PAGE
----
Filed under: Election 2008, Foreign Policy, Military, Politics, Socialism, Uncategorized | Tags: Condoleezza Rice, George W. Bush, John McCain, President Saakashivili, Russia, South Ossetia, Vladimir Putin, War in Georgia
You thought all that talk about a cease fire could be believed, didn’t you? Some of us have longer experience with the Russians than others. The idea that Russia, while the world was watching the Olympics, just suddenly needed to respond to a “provocation” by Georgia’s elected president, with a fully organized two division military force, tanks, warplanes, warships, and two divisions of soldiers. As Canadian David Warren said:
The notion that Russia — whose land area makes her by far the planet’s largest single state — could be threatened by a neighbour 1/245th her size, should not be confused with paranoia.
In spite of changing titles, Prime Minister Vladimir Putin, strongman of Russia, remains in charge. As a former KGB officer, he has long been schooled in Communist power politics. Russia has been meddling in South Ossetia and Abkhazia for years. Russia’s thin pretense of protecting an ethnic group from “ethnic cleansing” provided cover for Georgia’s timid friends in the West to ignore Russia’s adventures. Melik Kaylan explains, in the Wall Street Journal, some of Russia’s strategic plans.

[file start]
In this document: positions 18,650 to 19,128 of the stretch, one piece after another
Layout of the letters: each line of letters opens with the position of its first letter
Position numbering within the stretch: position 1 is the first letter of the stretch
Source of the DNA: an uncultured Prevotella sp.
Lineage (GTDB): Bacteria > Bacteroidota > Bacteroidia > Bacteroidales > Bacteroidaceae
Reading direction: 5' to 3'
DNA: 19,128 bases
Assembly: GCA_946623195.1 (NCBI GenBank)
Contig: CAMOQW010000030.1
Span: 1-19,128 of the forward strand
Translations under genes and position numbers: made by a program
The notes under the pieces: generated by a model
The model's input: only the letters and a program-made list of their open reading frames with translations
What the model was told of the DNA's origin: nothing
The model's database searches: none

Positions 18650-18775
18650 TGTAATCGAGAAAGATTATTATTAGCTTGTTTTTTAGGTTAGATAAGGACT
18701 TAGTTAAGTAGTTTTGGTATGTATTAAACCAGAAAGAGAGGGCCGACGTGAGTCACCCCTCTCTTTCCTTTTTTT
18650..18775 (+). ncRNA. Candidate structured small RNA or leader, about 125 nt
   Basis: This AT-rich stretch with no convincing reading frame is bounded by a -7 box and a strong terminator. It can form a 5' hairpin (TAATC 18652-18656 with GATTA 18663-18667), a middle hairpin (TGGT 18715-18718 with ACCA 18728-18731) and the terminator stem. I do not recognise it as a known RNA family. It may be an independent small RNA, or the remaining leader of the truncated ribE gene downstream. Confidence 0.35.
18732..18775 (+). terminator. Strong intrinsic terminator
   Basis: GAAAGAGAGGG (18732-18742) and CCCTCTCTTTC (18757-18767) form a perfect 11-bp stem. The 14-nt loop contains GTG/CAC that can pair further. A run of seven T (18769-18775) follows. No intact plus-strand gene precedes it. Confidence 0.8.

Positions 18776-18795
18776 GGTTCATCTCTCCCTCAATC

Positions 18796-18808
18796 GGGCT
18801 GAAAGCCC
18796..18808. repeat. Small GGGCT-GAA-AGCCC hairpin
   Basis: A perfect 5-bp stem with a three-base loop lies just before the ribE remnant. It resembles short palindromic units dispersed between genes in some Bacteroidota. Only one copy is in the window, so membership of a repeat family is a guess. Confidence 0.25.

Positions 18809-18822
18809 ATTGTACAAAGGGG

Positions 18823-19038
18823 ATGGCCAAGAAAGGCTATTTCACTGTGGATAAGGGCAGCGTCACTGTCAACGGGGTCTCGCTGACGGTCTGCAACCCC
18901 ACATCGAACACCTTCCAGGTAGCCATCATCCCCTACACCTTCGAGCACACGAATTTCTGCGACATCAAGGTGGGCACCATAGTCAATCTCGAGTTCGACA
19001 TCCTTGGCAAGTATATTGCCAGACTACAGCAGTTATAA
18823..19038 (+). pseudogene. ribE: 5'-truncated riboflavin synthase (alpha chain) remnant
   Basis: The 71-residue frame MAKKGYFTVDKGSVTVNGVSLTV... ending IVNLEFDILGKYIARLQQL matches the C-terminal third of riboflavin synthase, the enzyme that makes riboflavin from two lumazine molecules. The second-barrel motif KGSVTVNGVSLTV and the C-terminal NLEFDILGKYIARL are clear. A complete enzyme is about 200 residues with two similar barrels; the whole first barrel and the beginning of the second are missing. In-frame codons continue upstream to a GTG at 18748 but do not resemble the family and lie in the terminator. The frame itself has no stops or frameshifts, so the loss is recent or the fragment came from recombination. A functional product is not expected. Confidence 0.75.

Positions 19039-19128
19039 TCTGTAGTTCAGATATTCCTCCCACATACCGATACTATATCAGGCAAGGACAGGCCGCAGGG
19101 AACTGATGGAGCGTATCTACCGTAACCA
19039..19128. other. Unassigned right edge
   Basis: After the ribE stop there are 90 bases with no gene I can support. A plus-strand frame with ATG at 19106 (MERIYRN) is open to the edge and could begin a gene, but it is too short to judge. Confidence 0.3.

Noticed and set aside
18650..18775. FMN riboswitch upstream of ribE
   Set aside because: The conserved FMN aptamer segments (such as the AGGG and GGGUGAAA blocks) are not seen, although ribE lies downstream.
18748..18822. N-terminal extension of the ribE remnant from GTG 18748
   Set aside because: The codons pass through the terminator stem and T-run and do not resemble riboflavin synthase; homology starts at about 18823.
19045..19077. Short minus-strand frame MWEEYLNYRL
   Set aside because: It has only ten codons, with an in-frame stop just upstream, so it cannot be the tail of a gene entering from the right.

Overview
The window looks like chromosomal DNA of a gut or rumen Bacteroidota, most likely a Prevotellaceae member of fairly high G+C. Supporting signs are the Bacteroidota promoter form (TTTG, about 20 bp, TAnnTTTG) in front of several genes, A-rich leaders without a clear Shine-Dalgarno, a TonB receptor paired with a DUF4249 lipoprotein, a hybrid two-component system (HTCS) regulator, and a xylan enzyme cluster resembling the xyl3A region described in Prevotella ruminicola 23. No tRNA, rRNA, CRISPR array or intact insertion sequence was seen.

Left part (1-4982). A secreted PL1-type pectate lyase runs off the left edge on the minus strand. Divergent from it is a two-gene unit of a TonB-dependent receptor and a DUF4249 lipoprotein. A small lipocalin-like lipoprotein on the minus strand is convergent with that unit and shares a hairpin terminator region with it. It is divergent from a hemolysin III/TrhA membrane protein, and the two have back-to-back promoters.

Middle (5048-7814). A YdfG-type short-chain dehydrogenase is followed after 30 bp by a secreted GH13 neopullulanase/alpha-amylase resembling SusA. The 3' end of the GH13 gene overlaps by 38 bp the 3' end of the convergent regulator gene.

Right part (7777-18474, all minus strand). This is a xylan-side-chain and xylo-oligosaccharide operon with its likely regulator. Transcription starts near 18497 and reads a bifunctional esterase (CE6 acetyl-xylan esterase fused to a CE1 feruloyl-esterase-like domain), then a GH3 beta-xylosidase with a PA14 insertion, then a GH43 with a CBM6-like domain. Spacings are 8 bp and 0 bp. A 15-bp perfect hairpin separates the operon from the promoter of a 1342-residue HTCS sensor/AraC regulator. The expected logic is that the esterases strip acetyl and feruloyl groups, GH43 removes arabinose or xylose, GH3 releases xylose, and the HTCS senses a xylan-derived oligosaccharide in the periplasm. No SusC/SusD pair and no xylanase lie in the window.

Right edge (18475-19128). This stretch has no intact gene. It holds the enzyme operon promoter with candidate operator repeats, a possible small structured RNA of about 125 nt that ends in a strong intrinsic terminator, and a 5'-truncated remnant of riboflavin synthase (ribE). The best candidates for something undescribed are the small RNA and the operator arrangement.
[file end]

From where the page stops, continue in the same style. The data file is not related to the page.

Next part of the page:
Having overestimated the power of the Soviet Union in its last years, we have consistently underestimated the ambitions of Russia since. Already, a great deal has been said about the implications of Russia’s invasion for Ukraine, the Baltic States and Europe generally. But few have noticed the direct strategic threat of Moscow’s action to U.S. efforts in Iraq and Afghanistan. The Kremlin is not about to reignite the Cold War for the love of a few thousand Ossetians or even for its animosity toward five million Georgians. This is calculated strategic maneuvering. And make no mistake, it’s about countering U.S. power at its furthest stretch with Moscow’s power very close to home…
Between Russia and Iran, in the lower Caucasus, sits a small wedge of independent soil — namely, the soil of Azerbaijan and Georgia combined. Through those two countries runs the immensely important Bakuk-Tiblisi-Ceyhan pipeline, which delivers precious oil circuitously from Azerbaijan to Turkey and out to the world. …It says to the world that if any former Moscow colonies wish to sell their wares to the West diectly, they have a right to do so, and the West will support that right.
John McCain understood the situation immediately as a case of Russian aggression, and spoke out forcefully. McCain knows Georgia well, quickly grasped the strategic situation, and spoke to President Saakashvili who he has know for many years.
Susan Rice, most prominent of Obama’s 300 foreign policy advisers, quickly accused McCain of “shooting from the hip”, and said that a more “measured response” would be more appropriate. Susan Rice has emphasized that Barack Obama clearly has more foreign policy expertise because he actually lived abroad from age 6 to age 10. A measured response seems to be talking and consulting the expertise of the U.N.
Leaders of the other former Soviet controlled states have quickly called for Russia to back off and offered their support to Georgia. President Bush has sent humanitarian supplies and medical aid. His statement is here. Secretary of State Condoleezza Rice is on the way to Georgia. The situation is fluid.
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